As it stands right now, the Greek bailout and debt deal agreed by European Finance Ministers is a farce, a program designed to pay Greece’s international creditors and buy time to somehow engineer growth in a completely uncompetitive economic environment.
A leaked internal Troika memo proves that even under a relatively optimistic scenario, Greek debt-to-GDP levels would only fall to 129% by 2020 and could remain as high as 160%, while financing needs would still exceed Greece’s capacity to pay, prompting German daily Der Spiegel to ask the EU to admit Greece is bankrupt and stop the bailout package.
On Tuesday, the EU, the ECB, and the IMF – collectively known as the Troika – agreed to a €130 billion bailout package for Greece; this is the second bailout the Hellenic Republic gets after a €110 billion package approved in May 2010 . Markets essentially yawned. The bailout comes with conditions of further austerity, expectations that a “voluntary” debt restructuring (PSI) goes through, and promises that debt-to-GDP levels will be brought down to the arbitrarily sustainable figure of 120%.
Only six days before, on February 15, the same authorities that agreed to give the bankrupt Hellenic Republic another bailout warned that their own conditions wouldn’t be met, begging the question as to what the actual value of this “can-kicking” experiment is. In a “strictly confidential” memo titledGreece: Preliminary Debt Sustainability Analysis, Troika researchers note that debt-to-GDP levels will remain well above the 120% mark, that “additional debt relief from the official or private sectors” will probably be needed, and that “prolonged financial support […] by the official sector may be necessary.” (To see the memo, go to this article on FT Alphaville).
From the memo:
There is a fundamental tension between the program objectives of reducing debt and improving competitiveness, in that the internal devaluation needed to restore Greece competitiveness will inevitably lead to a higher debt to GDP ratio in the near term. In this context, a scenario of particular concern involves internal devaluation through deeper recession (due to continued delays with structural reforms and with fiscal policy and privatization implementation). This would result in a much higher debt trajectory, leaving debt as high as 160 percent of GDP in 2020. Given the risks, the Greek program may thus remain accident-prone, with questions about sustainability hanging over it.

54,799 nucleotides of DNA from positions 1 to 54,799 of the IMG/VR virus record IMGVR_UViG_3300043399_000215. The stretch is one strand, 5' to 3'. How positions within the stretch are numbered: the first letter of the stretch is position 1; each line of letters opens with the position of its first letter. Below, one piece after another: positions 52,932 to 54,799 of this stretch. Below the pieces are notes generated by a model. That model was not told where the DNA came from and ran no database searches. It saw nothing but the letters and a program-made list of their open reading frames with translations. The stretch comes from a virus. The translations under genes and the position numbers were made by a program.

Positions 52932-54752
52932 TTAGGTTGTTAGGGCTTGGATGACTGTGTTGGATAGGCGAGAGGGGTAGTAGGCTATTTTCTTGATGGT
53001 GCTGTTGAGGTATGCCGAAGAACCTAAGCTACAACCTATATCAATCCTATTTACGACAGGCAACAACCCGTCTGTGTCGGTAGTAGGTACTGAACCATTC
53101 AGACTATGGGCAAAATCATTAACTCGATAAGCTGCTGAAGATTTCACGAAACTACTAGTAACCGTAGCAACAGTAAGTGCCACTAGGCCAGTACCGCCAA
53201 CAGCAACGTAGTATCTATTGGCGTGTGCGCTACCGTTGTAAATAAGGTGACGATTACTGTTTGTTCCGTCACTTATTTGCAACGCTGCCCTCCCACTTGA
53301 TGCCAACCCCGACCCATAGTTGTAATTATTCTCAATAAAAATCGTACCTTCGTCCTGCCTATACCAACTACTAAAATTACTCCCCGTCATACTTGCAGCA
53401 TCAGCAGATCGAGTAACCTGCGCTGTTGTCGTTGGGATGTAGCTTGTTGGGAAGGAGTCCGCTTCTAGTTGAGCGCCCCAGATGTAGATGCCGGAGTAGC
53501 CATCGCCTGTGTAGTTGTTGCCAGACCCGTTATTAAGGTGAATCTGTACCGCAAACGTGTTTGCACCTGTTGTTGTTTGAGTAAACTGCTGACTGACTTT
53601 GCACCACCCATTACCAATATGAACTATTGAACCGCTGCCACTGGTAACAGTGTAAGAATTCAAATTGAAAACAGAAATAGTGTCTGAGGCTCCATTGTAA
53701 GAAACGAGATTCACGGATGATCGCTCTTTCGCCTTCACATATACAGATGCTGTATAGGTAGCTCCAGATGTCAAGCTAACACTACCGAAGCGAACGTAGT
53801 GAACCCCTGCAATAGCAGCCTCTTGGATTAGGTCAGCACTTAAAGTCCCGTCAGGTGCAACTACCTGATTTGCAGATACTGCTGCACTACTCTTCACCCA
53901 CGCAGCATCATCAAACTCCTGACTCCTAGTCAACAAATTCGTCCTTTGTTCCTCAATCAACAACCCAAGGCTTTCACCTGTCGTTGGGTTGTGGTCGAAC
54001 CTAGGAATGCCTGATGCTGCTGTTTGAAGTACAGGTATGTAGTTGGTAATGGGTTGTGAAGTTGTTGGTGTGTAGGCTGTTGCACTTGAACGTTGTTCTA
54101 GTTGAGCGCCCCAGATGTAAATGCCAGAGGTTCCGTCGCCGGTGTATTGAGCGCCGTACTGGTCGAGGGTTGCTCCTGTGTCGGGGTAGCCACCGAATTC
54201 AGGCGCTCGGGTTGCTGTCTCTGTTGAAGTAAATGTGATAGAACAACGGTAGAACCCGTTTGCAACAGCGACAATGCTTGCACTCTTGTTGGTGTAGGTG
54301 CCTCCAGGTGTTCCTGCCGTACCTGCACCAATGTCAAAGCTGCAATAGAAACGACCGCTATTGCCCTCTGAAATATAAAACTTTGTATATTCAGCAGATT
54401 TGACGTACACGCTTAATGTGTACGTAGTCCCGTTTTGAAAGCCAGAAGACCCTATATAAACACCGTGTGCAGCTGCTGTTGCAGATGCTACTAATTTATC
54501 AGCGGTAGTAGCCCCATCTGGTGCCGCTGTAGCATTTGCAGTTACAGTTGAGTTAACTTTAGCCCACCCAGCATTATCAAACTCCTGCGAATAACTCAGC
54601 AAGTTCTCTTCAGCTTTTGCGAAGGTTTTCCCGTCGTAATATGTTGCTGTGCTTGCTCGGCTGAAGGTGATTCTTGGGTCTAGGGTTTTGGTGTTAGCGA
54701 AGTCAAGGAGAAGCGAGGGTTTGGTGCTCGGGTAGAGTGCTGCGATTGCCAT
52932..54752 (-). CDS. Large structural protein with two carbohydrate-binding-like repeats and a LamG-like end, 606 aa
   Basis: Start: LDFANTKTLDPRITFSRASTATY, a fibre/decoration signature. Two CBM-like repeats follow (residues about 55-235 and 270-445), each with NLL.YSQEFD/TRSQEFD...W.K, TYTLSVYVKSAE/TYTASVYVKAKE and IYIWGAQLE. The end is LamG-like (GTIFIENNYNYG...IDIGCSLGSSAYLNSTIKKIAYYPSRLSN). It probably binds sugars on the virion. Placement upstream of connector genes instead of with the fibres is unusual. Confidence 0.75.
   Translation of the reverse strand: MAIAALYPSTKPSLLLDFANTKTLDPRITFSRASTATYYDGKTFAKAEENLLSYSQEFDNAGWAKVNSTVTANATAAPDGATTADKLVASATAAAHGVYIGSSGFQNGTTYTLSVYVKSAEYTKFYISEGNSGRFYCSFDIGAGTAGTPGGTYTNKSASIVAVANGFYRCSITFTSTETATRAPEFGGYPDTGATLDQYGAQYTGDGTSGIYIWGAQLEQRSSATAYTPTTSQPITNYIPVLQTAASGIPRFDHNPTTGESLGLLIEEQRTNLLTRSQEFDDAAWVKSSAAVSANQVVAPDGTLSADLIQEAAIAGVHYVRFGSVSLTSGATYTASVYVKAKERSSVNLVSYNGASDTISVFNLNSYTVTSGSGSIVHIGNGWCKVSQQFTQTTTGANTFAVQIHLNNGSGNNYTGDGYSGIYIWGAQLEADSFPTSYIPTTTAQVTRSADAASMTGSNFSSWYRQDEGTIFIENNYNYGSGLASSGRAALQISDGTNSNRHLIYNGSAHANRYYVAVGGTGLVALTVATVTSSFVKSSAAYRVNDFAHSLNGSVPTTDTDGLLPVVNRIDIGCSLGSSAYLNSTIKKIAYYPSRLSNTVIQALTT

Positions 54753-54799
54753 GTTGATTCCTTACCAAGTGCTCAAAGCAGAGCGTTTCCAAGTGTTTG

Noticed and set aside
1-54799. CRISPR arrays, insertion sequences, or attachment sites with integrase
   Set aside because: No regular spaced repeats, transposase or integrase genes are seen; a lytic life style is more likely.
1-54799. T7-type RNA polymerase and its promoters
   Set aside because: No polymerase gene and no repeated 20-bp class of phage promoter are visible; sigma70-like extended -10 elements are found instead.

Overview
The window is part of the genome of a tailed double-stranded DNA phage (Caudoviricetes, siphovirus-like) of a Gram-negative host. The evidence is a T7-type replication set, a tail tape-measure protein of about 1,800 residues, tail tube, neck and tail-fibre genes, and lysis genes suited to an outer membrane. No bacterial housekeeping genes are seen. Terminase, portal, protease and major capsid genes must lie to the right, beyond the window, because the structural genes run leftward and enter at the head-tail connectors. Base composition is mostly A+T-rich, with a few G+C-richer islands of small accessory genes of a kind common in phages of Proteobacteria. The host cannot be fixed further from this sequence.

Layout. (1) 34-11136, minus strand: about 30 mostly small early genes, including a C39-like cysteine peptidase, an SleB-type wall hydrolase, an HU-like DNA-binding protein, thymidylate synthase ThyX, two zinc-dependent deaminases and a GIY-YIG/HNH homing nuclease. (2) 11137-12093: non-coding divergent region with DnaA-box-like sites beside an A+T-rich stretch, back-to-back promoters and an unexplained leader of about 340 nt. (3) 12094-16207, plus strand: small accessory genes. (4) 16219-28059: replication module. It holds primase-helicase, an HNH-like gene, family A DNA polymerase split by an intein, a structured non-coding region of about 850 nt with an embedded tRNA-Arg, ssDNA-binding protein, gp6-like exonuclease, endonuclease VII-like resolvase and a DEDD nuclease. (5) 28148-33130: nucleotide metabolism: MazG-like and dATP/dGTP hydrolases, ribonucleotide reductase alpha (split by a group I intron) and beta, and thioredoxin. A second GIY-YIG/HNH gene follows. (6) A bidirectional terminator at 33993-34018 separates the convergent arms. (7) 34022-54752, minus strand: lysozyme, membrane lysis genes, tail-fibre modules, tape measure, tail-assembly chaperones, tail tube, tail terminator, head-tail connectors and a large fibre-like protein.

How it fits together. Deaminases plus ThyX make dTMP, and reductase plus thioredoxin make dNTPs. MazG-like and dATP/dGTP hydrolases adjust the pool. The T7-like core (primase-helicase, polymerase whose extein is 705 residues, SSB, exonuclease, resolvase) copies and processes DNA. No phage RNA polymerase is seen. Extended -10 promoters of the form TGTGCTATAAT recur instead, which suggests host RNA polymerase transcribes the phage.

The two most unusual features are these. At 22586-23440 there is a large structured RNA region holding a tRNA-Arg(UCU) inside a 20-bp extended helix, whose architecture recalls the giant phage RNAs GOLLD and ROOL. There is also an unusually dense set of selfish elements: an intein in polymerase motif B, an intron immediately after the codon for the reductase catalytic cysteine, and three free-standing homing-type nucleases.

It is clear from the official study that the current deal is definitely broken, the question is how it’s broken and why it’s going through anyways. According toDer Spiegel’s Christian Rickens, the second bailout package “isn’t geared to the requirements of the people of Greece but to the needs of the international financial markets, meaning the banks.”
Rickens makes a strong point. “How else,” he asks, “can one explain the fact that around a quarter of the package won’t even arrive in Athens but will flow directly to the country’s international creditors?” He explains that about €30 billion will go to holders of Greek government bonds “as an incentive to convert old paper into new bonds.”
The reasoning is simple: the financial sector is trying to keep alive the illusion that Greece isn’t bankrupt, “cleverly manipulating the fear that a Greek bankruptcy would trigger a fatal chain reaction” in order to get paid.
Greece is indeed broke, and the reason why all the bailout money being thrown into the pot should isn’t being used to foster competitiveness and help the country get back on its feet is because this bailout isn’t actually going to fix Greece: rather, it’s an attempt to buy time so that it doesn’t become Germany, France, and the rest of the EU’s problem.
Private investors can say they are “voluntarily” forgiving about 70% of the debt (according to net present value calculations by Barclays), but they are getting paid while Greece falls deeper into what already is a 5-year recession. Among the largest IIF creditors involved in the discussion are the National Bank of Greece, BNP Paribas, Commerzbank, Deutsche Bank, Intesa San Paolo, ING, Allianz, and AXA, according to BusinessWeek. Major US institutions like JPMorgan Chase, Citigroup, and Bank of America have a substantially smaller exposure to Greece. While there is nothing wrong in creditors protecting their capital, policymakers appear to have decided on their behalf at the expense of the Greek economy.
Troika estimates show that Eurozone bank recapitalization needs have increased to about €50 billion. It also suggests that given the PSI, Greece’s capacity to access capital markets has fallen dramatically, forcing it to rely on official sector help to avoid a default to the magnitude of around €50 billion from 2015 to 2020 “before actions to reduce debt.” Privatizations and asset sales will deliver substantially less funds than previously anticipated and it will probably take Greece a lot longer to take its primary surplus to sustainable levels from the -1% projected for 2012, according to the memo.
Thus, any sort of real solution to the Greek problem is once again pushed off, while banks (which are the major holders of Greek debt) are getting some sort of payment. At the same time, the Greek population faces pension and healthcare cuts, wage freezes, and continued layoffs.
Maintaining the integrity of markets is a completely valid goal, but paying creditors by bailing a country out (which is already a way to break market dynamics) while forcing a population deeper into recession doesn’t make sense.
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